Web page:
I know that when the President is criticized in conservative and Republican circles, people respond with “But Hillary.”  Mrs. Clinton was not the only alternative people had in 2016, and I am not talking about the near comic line-up of third party candidates.  The actions that forced us to choose between Mr. Trump and Mrs. Clinton were made in the cold snows of Iowa and New Hampshire and the myriad of primaries and caucuses along the way.  On that November election day in 2016, we were faced with two candidates who were prone to measure political actions by standards other than the Constitution, who were prone to vindictiveness toward enemies, who were quick to use harsh language describing those who disagreed, and who were bound to govern by appealing to their political bases far more than any moral compass.

The Lost Soul of the American Presidency is a history study.  But it is not just a collection of facts or interpretations over the past.  It is a call for some rethinking and debating about what we will do with this office in the future.  Is the soul of the Presidency lost?  Certainly, no one is going to win an election by promising to do less and less and to simply try to carry out the Constitutional mandates rather than election mandates.

The first step will be for us to read this book and others like it.  Agree with Stephen Knott’s assessments or disagree or both.  Political thought, which almost never occurs in the daily news accounts and discussions, will take us down the road to restoring civility and sanity to the process.  Books like this one give me some hope that all is not lost.

The Pastor of Kilsyth by Islay Burns

The Pastor of Kilywyth: The Life and Times of W. H. Burns by Islay Burns is published by The Banner of Truth, one of the best Christian publishers in our time.


I suspect that many well read Christian folks will see the title and author of this book and say, “Never heard of them.”  I was one such reader, having never heard of W. H. Burns, who pastored in Kilsyth (in Scotland) or of his son and biographer Islay Burns.  That is actually a reason for wanting and needing to read this book.  We can all fall for the very inaccurate idea that God has worked through Luther, Calvin, Knox, Edwards, and Kuyper in the past and is working through the big name pastors in the present, but the rest are merely filler for the Kingdom advances.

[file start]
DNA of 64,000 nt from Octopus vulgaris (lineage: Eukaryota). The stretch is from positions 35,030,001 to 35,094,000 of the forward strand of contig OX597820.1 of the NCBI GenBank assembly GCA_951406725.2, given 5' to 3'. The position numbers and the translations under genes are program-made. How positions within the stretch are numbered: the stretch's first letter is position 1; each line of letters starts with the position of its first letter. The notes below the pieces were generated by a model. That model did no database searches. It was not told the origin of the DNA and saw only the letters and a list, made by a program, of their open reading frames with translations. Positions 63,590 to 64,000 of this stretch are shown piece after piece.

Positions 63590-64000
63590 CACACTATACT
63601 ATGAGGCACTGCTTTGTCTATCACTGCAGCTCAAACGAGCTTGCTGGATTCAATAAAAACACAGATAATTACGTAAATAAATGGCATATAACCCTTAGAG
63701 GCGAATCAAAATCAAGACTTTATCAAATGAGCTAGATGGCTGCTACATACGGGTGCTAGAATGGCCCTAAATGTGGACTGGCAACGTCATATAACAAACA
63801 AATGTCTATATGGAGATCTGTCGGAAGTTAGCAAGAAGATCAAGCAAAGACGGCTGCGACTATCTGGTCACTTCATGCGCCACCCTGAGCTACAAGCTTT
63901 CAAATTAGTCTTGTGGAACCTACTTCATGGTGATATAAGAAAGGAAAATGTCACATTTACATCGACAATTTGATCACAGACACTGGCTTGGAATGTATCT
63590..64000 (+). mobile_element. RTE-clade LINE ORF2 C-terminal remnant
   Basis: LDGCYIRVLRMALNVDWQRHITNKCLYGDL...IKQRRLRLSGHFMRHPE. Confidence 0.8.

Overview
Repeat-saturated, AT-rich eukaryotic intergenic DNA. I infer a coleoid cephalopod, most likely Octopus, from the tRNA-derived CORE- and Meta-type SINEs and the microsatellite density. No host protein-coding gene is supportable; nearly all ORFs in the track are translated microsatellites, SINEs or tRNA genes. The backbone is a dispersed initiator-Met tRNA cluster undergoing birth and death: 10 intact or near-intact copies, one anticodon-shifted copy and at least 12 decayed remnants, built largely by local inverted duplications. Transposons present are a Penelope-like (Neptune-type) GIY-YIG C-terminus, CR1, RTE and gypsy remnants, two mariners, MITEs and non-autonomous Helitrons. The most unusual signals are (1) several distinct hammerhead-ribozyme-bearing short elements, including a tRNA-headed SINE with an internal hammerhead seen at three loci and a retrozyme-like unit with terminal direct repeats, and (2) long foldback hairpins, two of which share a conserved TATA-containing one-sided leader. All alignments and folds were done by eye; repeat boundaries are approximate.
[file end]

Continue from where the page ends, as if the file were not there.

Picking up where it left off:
Having recently finished reading and reviewing A Big Gospel in Small Places: Why Ministry Matters in Forgotten Communities by Stephen Witmer, I have been thinking about the small, obscure, unknown, often undesired, and underrated areas of service in God’s Kingdom.  I confess to being in awe of the big names from past and present and astounded by the mighty works of Spurgeon, the Hodges, Kuyper, and others.  Rightly so, but that overlooks the many pastors, leaders, teachers, missionaries, and faithful Christians whose only written biographies are the dates on their tombstones.

There is another hindrance to this book:  Style.  First published in 1860, this book reads like all too many biographies of that time.  Many bore titles like “The Life and Letters of ****.”  The books are short on actual probing into the thoughts, struggles, and conflicts of the subjects, but are strong on their virtues, spiritual attainments, and often wordy letters and sermons.  This doesn’t appeal to the modern reader, nor does it dig much into the person being examined. Some might call it hagiography, which means writing of the lives of the saints.

This style does not suit modern scholarship.  It contains a lack of dimensions of the complexities of a person’s life.  It verges toward flowery and noble language.